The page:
So You Want to Edit an Anthology? Editors on Pitch, Process, and Publication
Friday, March 10, 2023
10:35 am to 11:50 am
Congratulations, you have a great idea for an anthology! What’s next? Will you solicit work or post a call? Do you need a coeditor or an agent? When should you pitch to a press? How do you acquire permissions? These anthology editors and publishers have experience with eight anthologies, including poetry, fiction, and nonfiction. At every stage of the process they took different approaches from one another, and they are ready to share strategies with you. Come with questions!
Emily Pérez is the author of the poetry collections What Flies Want, winner of the 2021 Iowa Prize, and House of Sugar, House of Stone. She coedited the anthology The Long Devotion: Poets Writing Motherhood. A CantoMundo Fellow and Ledbury Critic, she teaches high school in Denver.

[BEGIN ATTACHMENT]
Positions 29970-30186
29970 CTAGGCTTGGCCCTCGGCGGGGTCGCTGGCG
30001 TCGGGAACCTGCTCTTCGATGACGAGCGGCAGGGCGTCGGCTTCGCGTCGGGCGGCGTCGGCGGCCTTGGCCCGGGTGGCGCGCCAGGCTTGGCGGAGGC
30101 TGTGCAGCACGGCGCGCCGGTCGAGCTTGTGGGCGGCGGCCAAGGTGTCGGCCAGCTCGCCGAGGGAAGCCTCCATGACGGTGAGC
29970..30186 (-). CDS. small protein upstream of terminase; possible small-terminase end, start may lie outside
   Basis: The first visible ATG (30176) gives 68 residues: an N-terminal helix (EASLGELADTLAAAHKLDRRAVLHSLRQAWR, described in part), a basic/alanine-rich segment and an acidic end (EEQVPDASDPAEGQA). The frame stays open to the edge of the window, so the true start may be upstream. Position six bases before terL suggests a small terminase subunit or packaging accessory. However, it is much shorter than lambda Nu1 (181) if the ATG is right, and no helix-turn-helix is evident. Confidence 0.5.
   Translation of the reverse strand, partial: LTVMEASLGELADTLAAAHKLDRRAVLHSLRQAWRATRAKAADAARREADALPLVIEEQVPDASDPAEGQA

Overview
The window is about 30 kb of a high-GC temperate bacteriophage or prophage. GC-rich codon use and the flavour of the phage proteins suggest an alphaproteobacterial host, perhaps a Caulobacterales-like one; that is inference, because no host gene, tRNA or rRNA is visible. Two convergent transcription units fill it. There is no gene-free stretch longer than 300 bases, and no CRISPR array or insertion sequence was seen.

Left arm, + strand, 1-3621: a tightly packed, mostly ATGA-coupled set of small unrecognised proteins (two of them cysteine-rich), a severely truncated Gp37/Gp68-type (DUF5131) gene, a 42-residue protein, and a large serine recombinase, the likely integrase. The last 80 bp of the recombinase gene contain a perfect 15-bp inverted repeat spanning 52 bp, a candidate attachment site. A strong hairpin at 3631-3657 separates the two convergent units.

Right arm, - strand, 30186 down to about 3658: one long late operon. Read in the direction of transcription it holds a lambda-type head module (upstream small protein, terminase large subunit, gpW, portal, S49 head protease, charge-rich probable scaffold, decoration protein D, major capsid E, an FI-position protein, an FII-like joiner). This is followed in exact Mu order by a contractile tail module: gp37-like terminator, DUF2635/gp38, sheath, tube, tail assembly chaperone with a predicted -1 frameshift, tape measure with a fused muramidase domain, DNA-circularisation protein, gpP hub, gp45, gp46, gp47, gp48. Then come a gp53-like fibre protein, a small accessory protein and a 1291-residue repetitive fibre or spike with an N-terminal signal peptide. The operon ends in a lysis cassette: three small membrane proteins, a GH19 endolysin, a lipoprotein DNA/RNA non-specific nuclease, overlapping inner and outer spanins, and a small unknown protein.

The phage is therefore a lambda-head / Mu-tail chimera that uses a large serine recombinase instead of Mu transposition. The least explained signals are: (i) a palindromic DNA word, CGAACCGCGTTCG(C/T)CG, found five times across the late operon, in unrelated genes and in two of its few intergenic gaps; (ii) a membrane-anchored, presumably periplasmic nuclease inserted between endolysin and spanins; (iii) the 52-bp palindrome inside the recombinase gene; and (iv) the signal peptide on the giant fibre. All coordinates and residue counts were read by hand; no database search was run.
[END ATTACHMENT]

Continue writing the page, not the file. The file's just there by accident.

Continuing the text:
Ruben Quesada is editor of Latinx Poetics: Essays on the Art of Poetry, author of Revelations, Next Extinct Mammal, and translator of Luis Cernuda. Quesada is a board member for the National Book Critics Circle. He is a freelance writer.
Stephanie G'Schwind is the editor of Colorado Review and director of the Center for Literary Publishing at Colorado State University, where she directs a publishing internship. She is editor of the anthologies Man in the Moon: Essays on Fathers and Fatherhood and Beautiful Flesh: A Body of Essays.
Sun Yung Shin is the author of four poetry collections including The Wet Hex; editor of three anthologies: What We Hunger For: Refugee & Immigrant Stories about Food & Family; A Good Time for the Truth: Race in Minnesota; and Outsiders Within: Writing on Transracial Adoption, and author of two picture books.
Richard Z. Santos' debut novel, Trust Me, was published in March 2020. He is a board member of The National Book Critics Circle. Recent work can be found in Texas Monthly, Awst Press, Kirkus Reviews, Crime Reads, and more.